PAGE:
By this motion, Plaintiff seeks to compel further responses to Requests 46-155.
Requests 46-107 seek documents supporting Defendant’s 1st-63rd affirmative defenses. The requests seek relevant documents. Defendant’s responses to each of the requests assert various objections and conclude with the following statement: “Subject to and without waiving the foregoing objections and General Objections: Defendant is unable to respond to this request because CONCERTO HEALTH SERVICES, INC. was not Plaintiff’s employer of record.”
The responses fail to comply with the requirements of CCP §§ 2013.210-2031.240.
Further, Defendant did not file an objection to the motion to compel and, accordingly, has not supported any of the objections. The motion (ROA 48) is GRANTED as to Requests 46-107.
Defendant Concerto Health Services has 14 days form notice of this ruling to provide supplemental responses without objection that fully comply with CCP §§ 2013.210-2031.240.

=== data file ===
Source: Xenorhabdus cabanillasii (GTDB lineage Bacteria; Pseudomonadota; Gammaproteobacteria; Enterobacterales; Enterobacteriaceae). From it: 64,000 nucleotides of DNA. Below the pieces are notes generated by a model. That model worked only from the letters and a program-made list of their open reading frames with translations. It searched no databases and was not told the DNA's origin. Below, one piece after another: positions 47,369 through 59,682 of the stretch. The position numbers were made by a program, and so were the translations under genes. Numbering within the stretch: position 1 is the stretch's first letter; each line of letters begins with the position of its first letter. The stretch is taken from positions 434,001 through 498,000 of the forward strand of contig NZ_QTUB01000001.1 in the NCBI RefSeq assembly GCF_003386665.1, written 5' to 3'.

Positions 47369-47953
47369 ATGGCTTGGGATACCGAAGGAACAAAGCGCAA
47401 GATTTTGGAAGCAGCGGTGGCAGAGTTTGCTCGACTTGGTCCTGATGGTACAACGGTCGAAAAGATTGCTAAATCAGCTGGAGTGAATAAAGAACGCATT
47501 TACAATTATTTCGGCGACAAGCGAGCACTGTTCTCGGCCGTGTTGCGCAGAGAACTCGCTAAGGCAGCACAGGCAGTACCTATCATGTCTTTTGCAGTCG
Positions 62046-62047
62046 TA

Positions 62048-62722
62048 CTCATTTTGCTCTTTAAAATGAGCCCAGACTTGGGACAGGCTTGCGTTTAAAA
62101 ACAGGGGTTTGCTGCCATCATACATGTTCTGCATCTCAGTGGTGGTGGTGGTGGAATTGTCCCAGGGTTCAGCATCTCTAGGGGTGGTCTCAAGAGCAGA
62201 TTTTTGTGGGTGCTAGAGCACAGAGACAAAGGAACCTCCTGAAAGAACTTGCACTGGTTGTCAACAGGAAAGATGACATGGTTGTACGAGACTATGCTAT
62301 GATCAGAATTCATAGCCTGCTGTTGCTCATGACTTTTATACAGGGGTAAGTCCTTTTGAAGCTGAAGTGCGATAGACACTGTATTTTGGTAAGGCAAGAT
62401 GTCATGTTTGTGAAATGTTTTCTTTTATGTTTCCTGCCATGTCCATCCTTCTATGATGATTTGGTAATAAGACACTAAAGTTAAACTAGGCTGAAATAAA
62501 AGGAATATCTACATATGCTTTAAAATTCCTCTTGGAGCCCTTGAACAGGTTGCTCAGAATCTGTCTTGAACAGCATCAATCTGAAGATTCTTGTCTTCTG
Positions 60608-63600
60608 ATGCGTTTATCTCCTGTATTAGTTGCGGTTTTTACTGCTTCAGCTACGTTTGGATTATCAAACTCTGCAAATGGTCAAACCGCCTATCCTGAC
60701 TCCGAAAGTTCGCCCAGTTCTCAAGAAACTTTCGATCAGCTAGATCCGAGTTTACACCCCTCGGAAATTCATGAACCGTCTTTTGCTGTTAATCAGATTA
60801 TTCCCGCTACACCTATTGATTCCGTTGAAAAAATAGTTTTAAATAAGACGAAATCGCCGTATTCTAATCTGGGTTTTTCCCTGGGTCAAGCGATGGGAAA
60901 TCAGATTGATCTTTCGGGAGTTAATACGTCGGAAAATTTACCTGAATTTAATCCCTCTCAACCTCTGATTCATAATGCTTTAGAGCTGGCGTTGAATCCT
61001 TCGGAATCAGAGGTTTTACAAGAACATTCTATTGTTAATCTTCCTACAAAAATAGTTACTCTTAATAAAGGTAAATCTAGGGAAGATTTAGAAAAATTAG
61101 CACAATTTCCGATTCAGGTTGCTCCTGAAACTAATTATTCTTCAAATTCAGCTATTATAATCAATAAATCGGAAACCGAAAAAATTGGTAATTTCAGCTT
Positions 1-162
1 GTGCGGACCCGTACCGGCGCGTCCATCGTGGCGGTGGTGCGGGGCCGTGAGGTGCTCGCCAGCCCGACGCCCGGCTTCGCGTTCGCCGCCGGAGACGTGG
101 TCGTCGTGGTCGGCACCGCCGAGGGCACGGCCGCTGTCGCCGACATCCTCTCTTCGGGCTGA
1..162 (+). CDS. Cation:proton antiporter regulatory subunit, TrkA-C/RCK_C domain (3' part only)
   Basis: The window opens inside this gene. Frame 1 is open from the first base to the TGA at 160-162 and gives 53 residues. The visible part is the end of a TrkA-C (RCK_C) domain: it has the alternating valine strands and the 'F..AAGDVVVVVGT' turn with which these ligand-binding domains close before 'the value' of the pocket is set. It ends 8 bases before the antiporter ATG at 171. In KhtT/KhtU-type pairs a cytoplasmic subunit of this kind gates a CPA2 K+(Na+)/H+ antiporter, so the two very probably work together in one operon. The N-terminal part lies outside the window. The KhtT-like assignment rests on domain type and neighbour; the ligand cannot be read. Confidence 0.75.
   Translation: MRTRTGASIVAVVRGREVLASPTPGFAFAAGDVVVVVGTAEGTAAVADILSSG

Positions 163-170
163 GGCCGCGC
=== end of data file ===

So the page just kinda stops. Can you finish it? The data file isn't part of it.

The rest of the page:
Requests 108-155 relate to Defendant’s knowledge of Plaintiff’s claimed disability, accommodation communications and efforts, a corrective action issued to Plaintiff, Plaintiff’s leaves of absence, Plaintiff’s resignation, communications between specified individuals regarding or with Plaintiff, job titles and duties for specified individuals, Plaintiff’s job duties, the termination of Plaintiff’s employment and internal investigations into the claim of disability discrimination.
The requests seek relevant documents. Defendant’s responses to each of the requests assert various objections and conclude with the following statement: “Subject to and without waiving the foregoing objections and General Objections: Defendant is unable to respond to this request because CONCERTO HEALTH SERVICES, INC. was not Plaintiff’s employer of record.”
The responses fail to comply with the requirements of CCP §§ 2013.210-2031.240.